Community Advocacy Conservation Women

Delaware River Fly Tri will be a test of fitness and fishing

Trout Unlimited is putting a bit of a twist on the triathlon concept for an event that will debut this spring in Northeast Pennsylvania. 

The inaugural Delaware River Fly Tri will feature a run, bike and paddling legs with a dose of fishing thrown in. 

The event will be held May 16 in the Delaware Water Gap National Recreation Area near Bushkill, Pa.  

It will feature a 2-mile trail run, a 7-mile mountain bike ride, and a 4-mile paddle on the Delaware River. Race slots are extremely limited, with participation capped at just 30 people. 

“Our hope for this event is to bring new and diverse users to experience the vast recreational opportunities the Delaware River has to offer,” said Rob Shane, Mid-Atlantic organizer for Trout Unlimited and the mastermind behind this event. “We’re also excited about the opportunity to challenge some of our avid local anglers, paddlers, bikers and trail runners to expand their recreational portfolio and experience the Delaware from a different perspective.” 

Brown trout are abundant in Toms Creek.

Participants must supply their own fishing gear and carry it during the entire race. Fly fishing is encouraged, but not required. However, the use of bait is prohibited per Pennsylvania Fish and Boat Commission regulations. Fishing licenses are required and will be checked on the day of the event. Competitors may provide their own kayaks and bikes, but rentals will be available from Edge of the Woods Outfitters

The run leg will begin at Toms Creek trailhead. Toms Creek is a classic Pocono Mountain freestone stream and contains a healthy population of wild brown trout. Racers will earn a two-minute time bonus for catching a trout based on its length (for example, a 10-inch fish will receive a 20-minute deduction). Only one fish may be entered, and the fish must be quickly photographed and released. 

Racers who fail to record a trout in the allotted two-hour time limit for the run will be assessed a 10-minute time penalty. 

From the trail, racers will jump on their bikes for an out-and-back course on the McDade Trail. The trail is not paved and has some rough spots so there’s no need for a $10,000 aero triathlon bike. Mountain bikes or gravel bikes will be needed. Volunteers will be strategically placed along the trail, but riders will be responsible to fix their own flats or mechanical issues, so a repair kit is highly recommended.  

The course ends at the Eshback Boat Access on the Delaware. From there it’s just under 4 miles to the finish line at the Bushkill Boat access on your kayak. Fishing (for warmwater species) during the paddle leg is also encouraged and there will be a time bonus for those who catch a fish.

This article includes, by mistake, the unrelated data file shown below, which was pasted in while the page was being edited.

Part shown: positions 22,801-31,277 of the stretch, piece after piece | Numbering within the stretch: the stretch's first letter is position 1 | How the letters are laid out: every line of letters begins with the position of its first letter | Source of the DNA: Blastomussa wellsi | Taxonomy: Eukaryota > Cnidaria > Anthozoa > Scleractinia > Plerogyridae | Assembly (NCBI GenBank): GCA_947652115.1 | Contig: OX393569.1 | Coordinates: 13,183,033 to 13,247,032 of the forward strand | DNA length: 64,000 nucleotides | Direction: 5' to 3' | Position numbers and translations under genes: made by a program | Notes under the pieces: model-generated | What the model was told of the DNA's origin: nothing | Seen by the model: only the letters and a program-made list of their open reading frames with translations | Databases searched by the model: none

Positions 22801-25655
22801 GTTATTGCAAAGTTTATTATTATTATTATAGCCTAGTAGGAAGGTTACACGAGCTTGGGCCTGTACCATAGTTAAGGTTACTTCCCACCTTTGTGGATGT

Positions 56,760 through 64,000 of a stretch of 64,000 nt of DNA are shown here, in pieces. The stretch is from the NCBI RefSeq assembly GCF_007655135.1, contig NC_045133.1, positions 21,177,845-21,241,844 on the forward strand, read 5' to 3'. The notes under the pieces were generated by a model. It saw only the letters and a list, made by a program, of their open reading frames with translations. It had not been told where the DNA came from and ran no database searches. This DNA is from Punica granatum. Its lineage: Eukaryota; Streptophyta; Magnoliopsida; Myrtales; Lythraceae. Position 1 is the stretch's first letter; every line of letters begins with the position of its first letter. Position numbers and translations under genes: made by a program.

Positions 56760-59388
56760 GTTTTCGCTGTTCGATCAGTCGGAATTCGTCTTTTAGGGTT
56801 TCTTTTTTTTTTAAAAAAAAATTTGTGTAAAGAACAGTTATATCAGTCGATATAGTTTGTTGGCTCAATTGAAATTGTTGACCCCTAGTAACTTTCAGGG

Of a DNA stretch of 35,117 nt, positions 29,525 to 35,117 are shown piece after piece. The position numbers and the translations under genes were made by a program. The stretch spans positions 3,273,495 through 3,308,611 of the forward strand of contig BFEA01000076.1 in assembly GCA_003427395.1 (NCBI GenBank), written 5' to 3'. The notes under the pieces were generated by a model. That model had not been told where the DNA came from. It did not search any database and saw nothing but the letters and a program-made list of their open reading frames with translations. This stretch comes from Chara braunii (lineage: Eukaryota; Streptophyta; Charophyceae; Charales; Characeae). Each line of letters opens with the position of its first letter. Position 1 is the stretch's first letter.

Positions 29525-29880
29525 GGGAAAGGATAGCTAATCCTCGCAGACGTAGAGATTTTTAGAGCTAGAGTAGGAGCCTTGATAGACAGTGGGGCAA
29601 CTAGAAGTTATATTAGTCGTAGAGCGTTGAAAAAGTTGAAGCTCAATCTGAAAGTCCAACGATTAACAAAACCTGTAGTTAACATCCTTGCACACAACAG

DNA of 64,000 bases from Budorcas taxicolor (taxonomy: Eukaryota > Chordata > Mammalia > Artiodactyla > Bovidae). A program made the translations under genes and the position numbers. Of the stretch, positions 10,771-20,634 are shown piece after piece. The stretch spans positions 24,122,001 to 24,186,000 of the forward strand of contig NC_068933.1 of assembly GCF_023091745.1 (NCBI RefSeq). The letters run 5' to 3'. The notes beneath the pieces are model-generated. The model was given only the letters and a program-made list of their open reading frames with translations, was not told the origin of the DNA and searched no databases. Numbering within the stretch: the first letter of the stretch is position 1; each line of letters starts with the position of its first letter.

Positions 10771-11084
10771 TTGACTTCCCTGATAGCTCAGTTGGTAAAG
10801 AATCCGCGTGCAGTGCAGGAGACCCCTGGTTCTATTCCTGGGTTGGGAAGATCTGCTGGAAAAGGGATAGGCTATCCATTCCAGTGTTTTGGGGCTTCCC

Save for one small riffle the water is mostly flat. If river conditions are unsafe, the paddle will be canceled, and the bike leg will be lengthened by a few miles. Personal flotation devices must be worn and fully secured by all paddlers whenever you are in the water.  

All participants will receive a unique race shirt and other swag from sponsors. Following the event, participants and volunteers are invited for an after party at ShawneeCraft Brewery for food, drinks and awards. Speaking of awards, grand prizes will be given to the top three men and women and a few special awards will be handed out.  

The registration fee is $60 and includes food, your race shirt, and your first beverage at the after-party. Sign up for our email list for race updates and to be the first to know when registration opens so you can nab one of the 30 race slots.  

Mark Taylor is Trout Unlimited’s eastern communications director. He’s a veteran of nearly 100 triathlons, including three full Ironmans, but won’t take one of the 30 spots available for this race. He will, however, have a bike, kayak and fishing gear on hand in case there are any no-shows.

By Mark Taylor. A native of rural southern Oregon, Mark Taylor has lived in Virginia since serving a stint as a ship-based naval officer in Norfolk. He joined the TU staff in 2014 after a 20-year run as a newspaper journalist, the final 16 as the outdoors editor of the Roanoke Times. A graduate of Northwestern University, he lives in Roanoke with his wife and, when they're home from college, his twin daughters.